Hair treatments: The proteins and nutrients found in eggs are great for revitalizing your hair. To add some strength and shine to your hair, beat an egg with a little bit of olive oil and apply it to your hair from roots to ends. Leave the mixture in for about 20 minutes, and then rinse with warm water.
Facial masks: Eggs contain many anti-aging and moisturizing properties that can make your skin glow and feel fresh. For an anti-aging, smoothing treatment that reduces pores and puffiness, whisk egg whites with a little bit of water and apply the mixture to your face. Rinse off after a few minutes.
For a moisturizing treatment, follow the same steps using egg yolks.
Glue replacement: Because of their composition, egg whites become sticky as they dry. Egg whites are a great substitution for glue when used on paper or light cardboard. Egg whites can also be used for papier-mâché projects, when mixed with flour, water, sugar and alum.
Gardening: There are several ways eggs can help your plants grow healthy and strong. Eggshells are great sources of calcium, a crucial nutrient for plants. Give your plants a calcium boost by watering them with the cooled water leftover from cooking your hard-boiled egg.
You can also give your plants calcium by composting your eggshells in the soil.
Cleaning leather: Egg whites are an easy, low-cost option to clean your favorite leather products. Just gently scrub the egg whites into the leather and wipe it off with a damp cloth to remove dirt and make the leather shine.
Heal bruises: Eggs contain a number of healing properties, even in the shell. To help break up a bruise, hard boil an egg and peel it while it is still warm. Rub the eggshell on your bruise to help dissipate the blood cells collecting underneath the skin.
So, eat it, rub it, scramble or make it foam. Most importantly, the egg producers say, “Enjoy it.”
It was also a good weekend to take in the Meeker Volunteer Fire and Rescue’s 83rd annual Banquet on Saturday night at the Freeman E. Fairfield Center in Meeker.
It is heartwarming to watch our guardian angels, be they firemen, police officers, search and rescue teams members or emergency medical technicians get the recognition they so richly deserve.
We don’t often think about these folks except when we need their services, which is when they become the most important people in the universe.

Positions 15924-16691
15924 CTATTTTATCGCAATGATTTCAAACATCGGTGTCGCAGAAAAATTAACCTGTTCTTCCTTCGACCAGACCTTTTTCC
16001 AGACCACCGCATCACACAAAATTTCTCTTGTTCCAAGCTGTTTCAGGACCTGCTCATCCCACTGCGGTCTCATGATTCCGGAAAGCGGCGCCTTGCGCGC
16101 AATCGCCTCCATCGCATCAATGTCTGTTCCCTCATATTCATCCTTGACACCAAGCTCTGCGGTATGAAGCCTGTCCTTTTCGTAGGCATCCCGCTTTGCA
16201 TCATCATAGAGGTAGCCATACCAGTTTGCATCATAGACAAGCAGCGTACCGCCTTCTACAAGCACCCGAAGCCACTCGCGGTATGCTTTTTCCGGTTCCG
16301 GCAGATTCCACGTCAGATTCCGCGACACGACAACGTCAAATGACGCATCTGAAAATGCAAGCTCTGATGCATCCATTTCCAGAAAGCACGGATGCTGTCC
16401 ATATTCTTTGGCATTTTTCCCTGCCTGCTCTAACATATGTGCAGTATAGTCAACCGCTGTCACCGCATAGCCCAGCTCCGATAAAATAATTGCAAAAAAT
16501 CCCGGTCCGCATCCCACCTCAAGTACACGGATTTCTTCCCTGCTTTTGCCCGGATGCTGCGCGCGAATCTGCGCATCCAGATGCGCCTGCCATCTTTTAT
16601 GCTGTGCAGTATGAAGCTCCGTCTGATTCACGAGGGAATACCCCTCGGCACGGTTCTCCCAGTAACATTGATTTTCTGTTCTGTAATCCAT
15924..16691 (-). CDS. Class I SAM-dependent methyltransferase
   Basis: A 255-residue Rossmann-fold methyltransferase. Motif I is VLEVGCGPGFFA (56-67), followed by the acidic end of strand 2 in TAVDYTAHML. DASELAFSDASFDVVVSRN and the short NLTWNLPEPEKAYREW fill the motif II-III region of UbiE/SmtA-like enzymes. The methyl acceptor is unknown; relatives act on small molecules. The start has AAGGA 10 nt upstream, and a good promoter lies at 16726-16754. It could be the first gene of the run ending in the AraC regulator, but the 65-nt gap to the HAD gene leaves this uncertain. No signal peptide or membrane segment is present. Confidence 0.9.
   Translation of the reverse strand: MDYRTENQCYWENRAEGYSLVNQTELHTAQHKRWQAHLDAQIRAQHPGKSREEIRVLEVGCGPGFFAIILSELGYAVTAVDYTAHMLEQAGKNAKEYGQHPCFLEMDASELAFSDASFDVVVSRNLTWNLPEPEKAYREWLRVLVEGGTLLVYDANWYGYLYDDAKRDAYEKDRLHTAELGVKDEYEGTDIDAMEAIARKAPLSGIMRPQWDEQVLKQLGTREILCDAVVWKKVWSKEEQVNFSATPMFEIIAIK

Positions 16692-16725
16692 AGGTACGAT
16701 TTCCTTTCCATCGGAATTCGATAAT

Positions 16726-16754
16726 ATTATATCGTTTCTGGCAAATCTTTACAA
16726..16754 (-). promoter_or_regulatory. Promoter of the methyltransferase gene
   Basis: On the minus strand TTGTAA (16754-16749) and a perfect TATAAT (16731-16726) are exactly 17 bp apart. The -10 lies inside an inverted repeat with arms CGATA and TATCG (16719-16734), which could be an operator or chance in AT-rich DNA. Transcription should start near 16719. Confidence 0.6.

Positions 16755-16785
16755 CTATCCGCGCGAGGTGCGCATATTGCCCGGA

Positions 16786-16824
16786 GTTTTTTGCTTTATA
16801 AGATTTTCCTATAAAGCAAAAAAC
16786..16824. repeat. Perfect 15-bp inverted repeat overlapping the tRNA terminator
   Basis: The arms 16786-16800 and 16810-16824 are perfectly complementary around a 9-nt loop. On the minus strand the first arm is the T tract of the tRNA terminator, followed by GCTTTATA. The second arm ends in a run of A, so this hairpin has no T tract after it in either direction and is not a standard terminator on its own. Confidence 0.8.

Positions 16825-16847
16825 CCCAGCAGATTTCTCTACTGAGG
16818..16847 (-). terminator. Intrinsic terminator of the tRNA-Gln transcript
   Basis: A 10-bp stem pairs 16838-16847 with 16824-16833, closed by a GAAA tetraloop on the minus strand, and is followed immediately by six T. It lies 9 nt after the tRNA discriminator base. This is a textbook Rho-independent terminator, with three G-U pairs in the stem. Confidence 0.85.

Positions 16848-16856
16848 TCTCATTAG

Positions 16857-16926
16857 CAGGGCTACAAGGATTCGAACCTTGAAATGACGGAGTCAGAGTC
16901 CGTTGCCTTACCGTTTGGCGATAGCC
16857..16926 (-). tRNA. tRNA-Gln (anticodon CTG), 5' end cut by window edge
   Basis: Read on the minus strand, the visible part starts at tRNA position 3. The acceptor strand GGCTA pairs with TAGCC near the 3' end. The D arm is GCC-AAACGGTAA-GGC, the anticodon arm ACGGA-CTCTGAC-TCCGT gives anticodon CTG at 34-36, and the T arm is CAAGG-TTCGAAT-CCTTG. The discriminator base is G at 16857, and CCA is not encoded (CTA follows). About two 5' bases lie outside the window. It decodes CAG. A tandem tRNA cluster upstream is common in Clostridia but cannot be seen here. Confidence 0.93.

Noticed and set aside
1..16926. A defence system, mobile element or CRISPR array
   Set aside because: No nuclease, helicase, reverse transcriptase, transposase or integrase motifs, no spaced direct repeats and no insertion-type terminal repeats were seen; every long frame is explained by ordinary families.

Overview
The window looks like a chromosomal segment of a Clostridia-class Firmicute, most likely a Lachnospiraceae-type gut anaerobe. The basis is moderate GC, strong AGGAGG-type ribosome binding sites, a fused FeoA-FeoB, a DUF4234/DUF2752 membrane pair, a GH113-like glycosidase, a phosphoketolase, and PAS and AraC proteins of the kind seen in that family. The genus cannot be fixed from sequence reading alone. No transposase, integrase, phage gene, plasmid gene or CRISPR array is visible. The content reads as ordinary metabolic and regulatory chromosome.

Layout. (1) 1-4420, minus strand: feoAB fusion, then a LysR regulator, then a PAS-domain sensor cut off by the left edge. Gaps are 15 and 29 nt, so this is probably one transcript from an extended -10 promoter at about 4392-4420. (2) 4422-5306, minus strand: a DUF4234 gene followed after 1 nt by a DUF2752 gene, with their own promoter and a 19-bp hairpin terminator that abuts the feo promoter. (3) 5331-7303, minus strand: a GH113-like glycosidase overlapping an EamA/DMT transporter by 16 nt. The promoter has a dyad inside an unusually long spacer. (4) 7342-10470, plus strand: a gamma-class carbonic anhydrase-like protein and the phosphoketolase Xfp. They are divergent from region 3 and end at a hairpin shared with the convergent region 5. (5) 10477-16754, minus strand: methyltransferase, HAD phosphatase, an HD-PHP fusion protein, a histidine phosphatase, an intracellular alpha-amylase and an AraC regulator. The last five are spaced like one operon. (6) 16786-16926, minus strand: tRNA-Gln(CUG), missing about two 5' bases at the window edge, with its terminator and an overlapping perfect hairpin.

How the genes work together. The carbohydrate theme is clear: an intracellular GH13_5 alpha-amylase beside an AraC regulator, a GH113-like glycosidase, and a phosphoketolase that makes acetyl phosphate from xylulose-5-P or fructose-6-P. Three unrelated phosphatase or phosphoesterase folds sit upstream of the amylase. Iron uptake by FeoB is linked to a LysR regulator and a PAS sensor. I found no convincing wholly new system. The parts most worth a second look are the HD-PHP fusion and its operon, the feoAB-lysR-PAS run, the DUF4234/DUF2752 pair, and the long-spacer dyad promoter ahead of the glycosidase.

These men and women go out into the day and night at all hours and do their thing in temperatures that can range from exceptionally hot and humid to frigid and snowy, leaving work or their sleep or their dinner in a flash to perform such a public service as volunteers that they could never be thanked enough for all they do.
Thanks also go out to the employers of many of these men and women who allow their employees to leave at the drop of a hat and who often themselves abandon their businesses to go out and do what needs to be done, from work a vehicle accident, to put out a fire, to attend to someone who has been lost in the vast wilderness of Rio Blanco County.
It was nice Saturday night to see each and every member called up and recognized to receive a year pin, for an agency such as this in the Meeker area is made a success by the many individuals who take part.
It seems as though politics is making its way into the fire district’s board of directors election as well this year, and the decision is going to need to be made whether to stay the course and re-elect the board as it is and has been, which is apparently not sure whether or not it wants a well-trained professional chief who runs things the way he was educated, which seems to be the case, or to elect a new board and have them bring in another professional, well-educated chief who is going to bring modern methods and ideas with them to work for a board that lets the chief run the show.
That’s as it should be instead of choosing a local good ole boy and micromanaging that person into doing things “the way they have always been done.” Micromanaging is not in the board’s job description, by the way.
When Marshall Cook leaves, Meeker will have lost a true professional. He will be missed by many of those who worked for him at Meeker Fire & Rescue, and Marshall and Carrie will be missed by many of those in Meeker who had the opportunity to meet them.
Thank you, men and women of Meeker Volunteer Fire and Rescue.
And thank you and good luck to Marshall and Carrie.